The Family Law Act is the source of power to make Parenting Orders for responsibility for making decisions for a child, about where they live, who they spend time with, their education, health and other long term care and welfare matters.
Since 2000, grandparents have been specifically identified as persons, who apart from parents, may apply for parenting orders under the Family Law Act. Other persons who are entitled to apply are, the child, and, any other person concerned with the care, welfare and development of the child.
Grandparents in my experience can have an important role in children’s lives and may be given significant parental duties caring for pre-school children and providing supervision out of school hours.
The latest inquiry into the Family Law system is tasked with looking closely at issues affecting grandparent carers in Family Law proceedings, that is older Australians who find themselves taking on parental role for grandchildren. These issues are likely to be about how grandparents maintain a relationship with their grandchild if the parents separate or if a parent moves away with the child or does something that interferes with the time the child spends with the grandparent.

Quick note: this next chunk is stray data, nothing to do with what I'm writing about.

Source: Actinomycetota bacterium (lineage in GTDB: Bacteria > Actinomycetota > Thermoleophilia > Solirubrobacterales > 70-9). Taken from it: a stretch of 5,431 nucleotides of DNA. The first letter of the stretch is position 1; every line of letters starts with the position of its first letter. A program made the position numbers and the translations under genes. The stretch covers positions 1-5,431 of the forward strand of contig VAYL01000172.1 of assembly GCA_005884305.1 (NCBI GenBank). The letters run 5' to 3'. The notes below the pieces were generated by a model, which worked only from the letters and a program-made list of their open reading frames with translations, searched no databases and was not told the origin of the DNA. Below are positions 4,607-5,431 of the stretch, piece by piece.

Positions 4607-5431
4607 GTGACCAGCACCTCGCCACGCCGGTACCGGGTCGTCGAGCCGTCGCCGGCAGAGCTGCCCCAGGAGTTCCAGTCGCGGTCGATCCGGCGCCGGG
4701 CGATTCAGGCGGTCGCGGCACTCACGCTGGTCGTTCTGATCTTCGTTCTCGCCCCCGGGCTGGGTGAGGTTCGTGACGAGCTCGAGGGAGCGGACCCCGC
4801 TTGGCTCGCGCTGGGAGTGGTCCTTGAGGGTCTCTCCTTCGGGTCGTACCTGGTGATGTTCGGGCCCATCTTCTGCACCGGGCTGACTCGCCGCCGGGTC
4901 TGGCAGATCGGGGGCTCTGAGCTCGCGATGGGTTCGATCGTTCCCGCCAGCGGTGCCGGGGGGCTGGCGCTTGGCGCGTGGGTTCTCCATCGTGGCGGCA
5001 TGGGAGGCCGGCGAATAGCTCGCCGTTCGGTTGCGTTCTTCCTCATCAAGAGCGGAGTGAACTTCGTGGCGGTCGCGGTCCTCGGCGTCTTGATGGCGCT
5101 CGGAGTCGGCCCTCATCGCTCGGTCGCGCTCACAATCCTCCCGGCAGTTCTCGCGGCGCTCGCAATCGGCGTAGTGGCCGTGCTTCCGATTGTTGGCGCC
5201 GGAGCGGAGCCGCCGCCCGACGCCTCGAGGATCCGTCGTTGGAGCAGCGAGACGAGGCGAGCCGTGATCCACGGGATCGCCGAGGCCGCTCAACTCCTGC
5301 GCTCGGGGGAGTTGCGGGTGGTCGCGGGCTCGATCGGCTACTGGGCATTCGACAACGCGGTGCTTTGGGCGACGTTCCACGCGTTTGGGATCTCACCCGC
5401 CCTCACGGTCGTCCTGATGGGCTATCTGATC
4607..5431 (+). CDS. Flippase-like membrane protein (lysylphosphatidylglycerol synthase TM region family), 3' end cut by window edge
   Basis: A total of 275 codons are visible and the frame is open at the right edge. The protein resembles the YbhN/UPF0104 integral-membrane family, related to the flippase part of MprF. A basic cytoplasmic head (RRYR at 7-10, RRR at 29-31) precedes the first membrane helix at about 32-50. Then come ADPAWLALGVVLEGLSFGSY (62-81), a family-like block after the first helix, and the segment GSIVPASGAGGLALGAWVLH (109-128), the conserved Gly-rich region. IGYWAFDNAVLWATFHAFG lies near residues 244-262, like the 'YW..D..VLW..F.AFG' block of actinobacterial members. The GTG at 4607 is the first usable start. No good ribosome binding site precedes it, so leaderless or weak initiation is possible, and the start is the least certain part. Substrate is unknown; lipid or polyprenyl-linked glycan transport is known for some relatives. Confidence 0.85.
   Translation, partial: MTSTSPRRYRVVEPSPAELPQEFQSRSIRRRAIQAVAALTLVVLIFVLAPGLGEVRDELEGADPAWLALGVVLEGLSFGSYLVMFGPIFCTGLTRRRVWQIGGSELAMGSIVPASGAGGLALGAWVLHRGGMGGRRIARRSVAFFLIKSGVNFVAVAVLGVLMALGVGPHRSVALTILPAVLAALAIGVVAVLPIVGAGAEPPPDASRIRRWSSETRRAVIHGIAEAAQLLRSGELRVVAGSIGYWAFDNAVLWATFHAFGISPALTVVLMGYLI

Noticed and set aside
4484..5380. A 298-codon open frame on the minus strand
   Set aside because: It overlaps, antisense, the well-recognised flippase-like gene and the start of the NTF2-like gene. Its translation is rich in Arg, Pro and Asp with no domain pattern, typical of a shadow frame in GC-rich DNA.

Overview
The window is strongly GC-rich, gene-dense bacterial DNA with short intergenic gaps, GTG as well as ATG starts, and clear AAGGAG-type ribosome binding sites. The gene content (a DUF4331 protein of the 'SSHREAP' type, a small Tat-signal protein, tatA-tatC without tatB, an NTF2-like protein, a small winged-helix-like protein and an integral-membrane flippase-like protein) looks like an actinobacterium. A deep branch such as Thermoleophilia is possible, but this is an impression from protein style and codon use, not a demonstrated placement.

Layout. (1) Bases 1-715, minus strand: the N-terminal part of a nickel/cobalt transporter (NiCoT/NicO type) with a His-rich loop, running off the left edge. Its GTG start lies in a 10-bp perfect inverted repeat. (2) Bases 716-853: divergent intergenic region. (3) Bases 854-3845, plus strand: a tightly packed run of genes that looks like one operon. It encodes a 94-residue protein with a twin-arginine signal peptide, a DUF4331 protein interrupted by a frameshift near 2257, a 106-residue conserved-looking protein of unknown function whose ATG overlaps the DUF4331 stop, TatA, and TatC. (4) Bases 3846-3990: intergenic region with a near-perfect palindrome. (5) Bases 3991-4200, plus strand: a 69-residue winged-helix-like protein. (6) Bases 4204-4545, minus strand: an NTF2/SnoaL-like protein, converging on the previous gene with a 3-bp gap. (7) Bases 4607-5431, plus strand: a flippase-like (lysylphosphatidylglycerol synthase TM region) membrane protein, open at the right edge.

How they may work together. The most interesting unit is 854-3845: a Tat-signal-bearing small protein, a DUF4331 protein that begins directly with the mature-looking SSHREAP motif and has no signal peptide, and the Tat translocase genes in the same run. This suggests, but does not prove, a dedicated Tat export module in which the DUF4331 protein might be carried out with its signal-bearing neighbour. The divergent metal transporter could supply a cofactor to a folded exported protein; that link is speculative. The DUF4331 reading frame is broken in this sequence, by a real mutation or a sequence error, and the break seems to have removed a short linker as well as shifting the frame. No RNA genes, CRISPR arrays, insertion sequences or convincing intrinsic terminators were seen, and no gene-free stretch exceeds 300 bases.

Sometimes a grandparent’s carer role becomes greater if neither parent has capacity to provide a safe environment for the child, or the child is at risk of serious harm. The safety of the child and protection from risk of serious harm is a primary consideration in decisions about care arrangements for children.
However, where the risk of serious harm is not a factor then the Court will consider the child’s relationship with each of their parents before any other factor. The Courts have interpreted and applied the Act to protect and promote a child’s relationship with their parent above all other relationships. The Act recognises the child’s right not to be separated from his or her parent unless it is in their best interests to do so. The fact that grandparents are specifically mentioned as having the right to apply for parenting orders does not affect this right.
When a grandparent is stopped from having a relationship with their grandchildren it can be for a number of reasons. Maybe your relationship with your own child has broken down or perhaps your son or daughter is not spending time with the child and the other parent refuses to allow you to spend time with the child. Whatever the reason, anyone who has an ongoing relationship with the child, or any other person who can show that they are concerned with the care, welfare or development of a child (including grandparents) may apply to the Court for Parenting Orders. But remember there is no automatic right to have a relationship with your grandchild and a Court will decide the issue based on the best interests of the child.